A professor who helped found Roosevelt University’s College of Pharmacy is the 2017 Illinois Pharmacist of the Year.
Cara Brock, who started as a clinical instructor when COP opened its doors in 2011, and today is the college’s chair of academic and teaching excellence, received the award from the Illinois Pharmacists Association (IPhA) in September.
Given annually since 1950 to a pharmacist exhibiting the highest level of professionalism and engagement, the Pharmacist of the Year award is IPhA’s most established and extraordinary recognition.
“Cara’s work at Roosevelt, with our organization and in her specialty field of palliative care has been amazing. She is certainly deserving of this award,” said Garth Reynolds, executive director of the IPhA.
Brock was recognized as “an emerging leader in pharmacy and as an educator on topics of pain and palliative care” by one who nominated the Roosevelt professor for the award, Reynolds said.
Palliative care, which is Brock’s area of expertise, is a relatively new area of practice for pharmacists who help patients with life-limiting conditions manage pain and symptoms at the end of their lives while in hospice care.
Among contributions in this area, Brock held a faculty placement as a clinical pharmacist for a hospice program at Alexian Brothers Medical Center in Elk Grove Village, Illinois, where she resides. She recently published several articles about the effectiveness of culinary grief therapy and treatment of symptoms at the end of life. Offered at the College of DuPage, this therapy uses cooking as a means to help people cope with loss of loved ones.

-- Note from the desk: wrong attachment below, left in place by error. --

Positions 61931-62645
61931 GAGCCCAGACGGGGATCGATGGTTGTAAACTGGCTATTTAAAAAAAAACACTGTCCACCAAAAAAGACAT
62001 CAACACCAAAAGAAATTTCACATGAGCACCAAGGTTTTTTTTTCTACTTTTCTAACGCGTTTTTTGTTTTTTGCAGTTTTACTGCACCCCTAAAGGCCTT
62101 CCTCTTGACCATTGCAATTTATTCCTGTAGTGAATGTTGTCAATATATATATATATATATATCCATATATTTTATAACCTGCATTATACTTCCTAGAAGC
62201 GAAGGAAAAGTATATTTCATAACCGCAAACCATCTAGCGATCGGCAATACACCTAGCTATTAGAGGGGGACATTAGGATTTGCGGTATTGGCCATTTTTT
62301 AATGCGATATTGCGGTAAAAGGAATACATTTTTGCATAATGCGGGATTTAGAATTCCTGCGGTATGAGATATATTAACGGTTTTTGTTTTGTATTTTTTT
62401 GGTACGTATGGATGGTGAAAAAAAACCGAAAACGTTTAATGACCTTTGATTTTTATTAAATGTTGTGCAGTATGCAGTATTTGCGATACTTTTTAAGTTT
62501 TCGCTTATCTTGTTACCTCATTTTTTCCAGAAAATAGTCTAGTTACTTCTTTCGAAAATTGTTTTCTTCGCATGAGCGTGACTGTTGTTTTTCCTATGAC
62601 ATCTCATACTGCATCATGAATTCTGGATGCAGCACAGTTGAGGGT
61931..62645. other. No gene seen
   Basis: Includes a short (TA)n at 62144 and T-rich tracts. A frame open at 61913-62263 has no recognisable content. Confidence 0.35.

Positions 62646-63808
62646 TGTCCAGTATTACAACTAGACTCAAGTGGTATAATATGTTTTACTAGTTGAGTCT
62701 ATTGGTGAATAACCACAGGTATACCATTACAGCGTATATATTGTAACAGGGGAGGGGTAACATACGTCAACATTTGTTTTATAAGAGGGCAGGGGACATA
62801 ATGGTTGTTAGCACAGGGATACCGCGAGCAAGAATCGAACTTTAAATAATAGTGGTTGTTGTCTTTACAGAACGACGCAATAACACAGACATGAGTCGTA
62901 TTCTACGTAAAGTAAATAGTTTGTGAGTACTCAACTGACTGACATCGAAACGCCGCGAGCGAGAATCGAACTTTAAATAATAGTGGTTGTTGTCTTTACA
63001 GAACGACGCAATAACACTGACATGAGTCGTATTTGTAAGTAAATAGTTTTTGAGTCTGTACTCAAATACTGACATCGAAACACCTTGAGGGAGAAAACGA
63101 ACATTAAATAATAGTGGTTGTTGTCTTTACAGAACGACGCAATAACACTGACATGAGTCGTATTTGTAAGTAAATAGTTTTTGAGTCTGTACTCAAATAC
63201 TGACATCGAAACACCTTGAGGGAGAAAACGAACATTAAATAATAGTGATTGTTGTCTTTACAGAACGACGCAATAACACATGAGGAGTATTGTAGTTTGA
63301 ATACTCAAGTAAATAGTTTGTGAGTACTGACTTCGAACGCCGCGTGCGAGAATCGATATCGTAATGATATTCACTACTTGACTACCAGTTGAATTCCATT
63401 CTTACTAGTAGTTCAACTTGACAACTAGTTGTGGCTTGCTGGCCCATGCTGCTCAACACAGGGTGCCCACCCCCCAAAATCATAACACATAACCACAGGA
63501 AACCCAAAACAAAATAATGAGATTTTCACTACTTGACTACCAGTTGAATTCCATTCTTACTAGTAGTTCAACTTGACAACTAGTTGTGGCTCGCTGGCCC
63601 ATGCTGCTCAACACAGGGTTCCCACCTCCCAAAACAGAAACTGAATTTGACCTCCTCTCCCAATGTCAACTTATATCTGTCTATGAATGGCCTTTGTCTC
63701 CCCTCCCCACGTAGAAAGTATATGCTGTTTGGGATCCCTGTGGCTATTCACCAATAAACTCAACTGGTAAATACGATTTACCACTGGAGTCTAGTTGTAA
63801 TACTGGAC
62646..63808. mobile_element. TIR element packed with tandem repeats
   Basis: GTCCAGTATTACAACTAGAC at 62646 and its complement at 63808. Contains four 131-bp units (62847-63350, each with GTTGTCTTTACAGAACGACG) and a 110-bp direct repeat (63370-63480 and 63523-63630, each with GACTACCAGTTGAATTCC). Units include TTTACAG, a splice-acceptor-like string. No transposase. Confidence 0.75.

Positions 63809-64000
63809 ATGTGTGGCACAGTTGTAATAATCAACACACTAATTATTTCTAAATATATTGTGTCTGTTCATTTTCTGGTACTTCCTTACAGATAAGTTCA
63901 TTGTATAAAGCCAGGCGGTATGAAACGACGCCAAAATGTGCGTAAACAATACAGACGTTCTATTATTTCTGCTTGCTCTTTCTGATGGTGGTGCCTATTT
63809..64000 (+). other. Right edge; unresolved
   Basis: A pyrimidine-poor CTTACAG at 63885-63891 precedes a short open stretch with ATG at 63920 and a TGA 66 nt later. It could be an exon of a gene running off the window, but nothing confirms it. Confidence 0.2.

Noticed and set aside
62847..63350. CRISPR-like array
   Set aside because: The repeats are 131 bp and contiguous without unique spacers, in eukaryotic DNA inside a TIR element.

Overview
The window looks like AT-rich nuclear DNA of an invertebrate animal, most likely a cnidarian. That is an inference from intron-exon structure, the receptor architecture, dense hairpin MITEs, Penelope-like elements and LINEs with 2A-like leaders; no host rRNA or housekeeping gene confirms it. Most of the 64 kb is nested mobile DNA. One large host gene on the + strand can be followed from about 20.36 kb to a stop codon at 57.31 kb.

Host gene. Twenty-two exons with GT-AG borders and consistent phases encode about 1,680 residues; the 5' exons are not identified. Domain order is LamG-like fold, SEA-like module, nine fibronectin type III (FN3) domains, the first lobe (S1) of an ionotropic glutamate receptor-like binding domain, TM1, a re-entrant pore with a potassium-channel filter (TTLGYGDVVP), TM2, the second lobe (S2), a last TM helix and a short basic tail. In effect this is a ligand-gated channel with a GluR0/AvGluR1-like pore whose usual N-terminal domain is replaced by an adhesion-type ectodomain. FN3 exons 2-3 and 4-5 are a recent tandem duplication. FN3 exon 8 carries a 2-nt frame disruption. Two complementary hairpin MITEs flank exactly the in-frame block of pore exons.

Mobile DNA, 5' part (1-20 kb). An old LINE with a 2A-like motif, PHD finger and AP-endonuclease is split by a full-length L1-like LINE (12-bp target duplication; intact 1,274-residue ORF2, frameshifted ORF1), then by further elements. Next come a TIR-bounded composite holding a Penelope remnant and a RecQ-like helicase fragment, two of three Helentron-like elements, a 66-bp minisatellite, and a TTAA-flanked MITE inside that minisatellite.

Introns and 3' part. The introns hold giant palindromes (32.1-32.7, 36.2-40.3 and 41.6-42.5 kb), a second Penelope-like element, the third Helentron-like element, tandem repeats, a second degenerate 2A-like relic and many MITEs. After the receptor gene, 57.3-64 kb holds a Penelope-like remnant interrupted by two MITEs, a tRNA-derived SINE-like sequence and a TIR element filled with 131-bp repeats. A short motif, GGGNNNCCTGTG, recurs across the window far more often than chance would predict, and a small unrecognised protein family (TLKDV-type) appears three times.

Brock also developed a COP elective course for Roosevelt students to learn how to help manage pain and care for patients at the end of their lives in hospice settings. She is a founding organizer of the Society of Palliative Care Pharmacists, which today is a national organization representing about 150 pharmacists working in the pain management and palliative care field.
“This is a significant honor for Cara that reflects her extensive contributions to our profession and to Roosevelt’s College of Pharmacy,” said Melissa Hogan, dean of COP.
At Roosevelt, Brock has been involved in nearly “every aspect of the COP program,” said Hogan. “She has been passionate from day one about our students, program and ensuring that pharmacists give patients quality care.”
A native of Oak Park, Illinois and a licensed pharmacist since 2003, Brock worked in retail and hospital pharmacy before joining COP. Today, she is an assistant professor of clinical pharmacy, chair of teaching and excellence at COP, as well as chair of the Conference and Education Committee at IPhA, and faculty advisor to COP student members of the American Pharmacists Association Academy of Student Pharmacists.
“I’m pleased to be recognized for all of my efforts as an Illinois pharmacist,” she said. “I believe the pharmacist has a significant role to play in all aspects of patient care, including end-of-life care for patients and their families. I hope I can be an example to students and colleagues to become and stay involved in advocating for their professions and passions.”